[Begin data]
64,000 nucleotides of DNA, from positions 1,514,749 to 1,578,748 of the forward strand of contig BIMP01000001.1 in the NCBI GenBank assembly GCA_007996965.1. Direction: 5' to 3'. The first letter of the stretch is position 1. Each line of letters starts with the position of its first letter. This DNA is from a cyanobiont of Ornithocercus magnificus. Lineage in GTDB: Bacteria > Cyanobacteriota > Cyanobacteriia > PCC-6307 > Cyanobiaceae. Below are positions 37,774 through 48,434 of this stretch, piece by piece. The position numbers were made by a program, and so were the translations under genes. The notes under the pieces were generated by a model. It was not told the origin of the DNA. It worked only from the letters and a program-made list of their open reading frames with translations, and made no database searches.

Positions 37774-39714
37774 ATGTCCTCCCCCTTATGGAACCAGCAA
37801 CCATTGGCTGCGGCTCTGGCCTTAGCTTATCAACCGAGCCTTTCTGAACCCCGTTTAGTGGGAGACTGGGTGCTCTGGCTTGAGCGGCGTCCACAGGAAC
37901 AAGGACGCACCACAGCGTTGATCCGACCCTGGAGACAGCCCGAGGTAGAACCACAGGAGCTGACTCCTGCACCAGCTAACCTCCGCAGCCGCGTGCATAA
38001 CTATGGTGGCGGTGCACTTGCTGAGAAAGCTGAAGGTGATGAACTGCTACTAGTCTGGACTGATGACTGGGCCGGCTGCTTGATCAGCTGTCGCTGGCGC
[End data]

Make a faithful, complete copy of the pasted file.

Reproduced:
64,000 nucleotides of DNA, from positions 1,514,749 to 1,578,748 of the forward strand of contig BIMP01000001.1 in the NCBI GenBank assembly GCA_007996965.1. Direction: 5' to 3'. The first letter of the stretch is position 1. Each line of letters starts with the position of its first letter. This DNA is from a cyanobiont of Ornithocercus magnificus. Lineage in GTDB: Bacteria > Cyanobacteriota > Cyanobacteriia > PCC-6307 > Cyanobiaceae. Below are positions 37,774 through 48,434 of this stretch, piece by piece. The position numbers were made by a program, and so were the translations under genes. The notes under the pieces were generated by a model. It was not told the origin of the DNA. It worked only from the letters and a program-made list of their open reading frames with translations, and made no database searches.

Positions 37774-39714
37774 ATGTCCTCCCCCTTATGGAACCAGCAA
37801 CCATTGGCTGCGGCTCTGGCCTTAGCTTATCAACCGAGCCTTTCTGAACCCCGTTTAGTGGGAGACTGGGTGCTCTGGCTTGAGCGGCGTCCACAGGAAC
37901 AAGGACGCACCACAGCGTTGATCCGACCCTGGAGACAGCCCGAGGTAGAACCACAGGAGCTGACTCCTGCACCAGCTAACCTCCGCAGCCGCGTGCATAA
38001 CTATGGTGGCGGTGCACTTGCTGAGAAAGCTGAAGGTGATGAACTGCTACTAGTCTGGACTGATGACTGGGCCGGCTGCTTGATCAGCTGTCGCTGGCGC